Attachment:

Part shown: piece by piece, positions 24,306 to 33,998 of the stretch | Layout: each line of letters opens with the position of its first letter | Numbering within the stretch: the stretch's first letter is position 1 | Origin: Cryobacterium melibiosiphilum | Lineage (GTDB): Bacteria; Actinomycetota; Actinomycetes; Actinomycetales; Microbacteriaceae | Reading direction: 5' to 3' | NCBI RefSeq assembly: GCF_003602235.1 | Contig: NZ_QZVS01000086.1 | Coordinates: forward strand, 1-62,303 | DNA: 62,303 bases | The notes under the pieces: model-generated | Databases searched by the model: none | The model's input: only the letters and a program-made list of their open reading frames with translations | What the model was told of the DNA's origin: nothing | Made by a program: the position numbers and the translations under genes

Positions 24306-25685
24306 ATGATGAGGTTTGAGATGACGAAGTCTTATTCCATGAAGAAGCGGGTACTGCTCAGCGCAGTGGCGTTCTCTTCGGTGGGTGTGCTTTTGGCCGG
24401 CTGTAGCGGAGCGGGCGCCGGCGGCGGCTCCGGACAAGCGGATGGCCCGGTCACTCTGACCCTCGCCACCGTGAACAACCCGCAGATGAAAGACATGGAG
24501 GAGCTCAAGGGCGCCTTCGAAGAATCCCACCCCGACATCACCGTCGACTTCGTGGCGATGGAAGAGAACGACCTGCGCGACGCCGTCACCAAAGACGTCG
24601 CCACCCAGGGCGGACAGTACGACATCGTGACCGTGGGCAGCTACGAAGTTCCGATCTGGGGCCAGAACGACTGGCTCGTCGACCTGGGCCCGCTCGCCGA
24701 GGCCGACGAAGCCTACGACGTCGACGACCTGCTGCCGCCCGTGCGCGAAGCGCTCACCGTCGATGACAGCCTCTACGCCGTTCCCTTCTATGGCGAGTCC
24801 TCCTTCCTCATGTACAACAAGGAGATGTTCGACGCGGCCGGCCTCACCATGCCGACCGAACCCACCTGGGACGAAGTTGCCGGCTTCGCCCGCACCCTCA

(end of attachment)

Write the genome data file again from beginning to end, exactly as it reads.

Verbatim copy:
Part shown: piece by piece, positions 24,306 to 33,998 of the stretch | Layout: each line of letters opens with the position of its first letter | Numbering within the stretch: the stretch's first letter is position 1 | Origin: Cryobacterium melibiosiphilum | Lineage (GTDB): Bacteria; Actinomycetota; Actinomycetes; Actinomycetales; Microbacteriaceae | Reading direction: 5' to 3' | NCBI RefSeq assembly: GCF_003602235.1 | Contig: NZ_QZVS01000086.1 | Coordinates: forward strand, 1-62,303 | DNA: 62,303 bases | The notes under the pieces: model-generated | Databases searched by the model: none | The model's input: only the letters and a program-made list of their open reading frames with translations | What the model was told of the DNA's origin: nothing | Made by a program: the position numbers and the translations under genes

Positions 24306-25685
24306 ATGATGAGGTTTGAGATGACGAAGTCTTATTCCATGAAGAAGCGGGTACTGCTCAGCGCAGTGGCGTTCTCTTCGGTGGGTGTGCTTTTGGCCGG
24401 CTGTAGCGGAGCGGGCGCCGGCGGCGGCTCCGGACAAGCGGATGGCCCGGTCACTCTGACCCTCGCCACCGTGAACAACCCGCAGATGAAAGACATGGAG
24501 GAGCTCAAGGGCGCCTTCGAAGAATCCCACCCCGACATCACCGTCGACTTCGTGGCGATGGAAGAGAACGACCTGCGCGACGCCGTCACCAAAGACGTCG
24601 CCACCCAGGGCGGACAGTACGACATCGTGACCGTGGGCAGCTACGAAGTTCCGATCTGGGGCCAGAACGACTGGCTCGTCGACCTGGGCCCGCTCGCCGA
24701 GGCCGACGAAGCCTACGACGTCGACGACCTGCTGCCGCCCGTGCGCGAAGCGCTCACCGTCGATGACAGCCTCTACGCCGTTCCCTTCTATGGCGAGTCC
24801 TCCTTCCTCATGTACAACAAGGAGATGTTCGACGCGGCCGGCCTCACCATGCCGACCGAACCCACCTGGGACGAAGTTGCCGGCTTCGCCCGCACCCTCA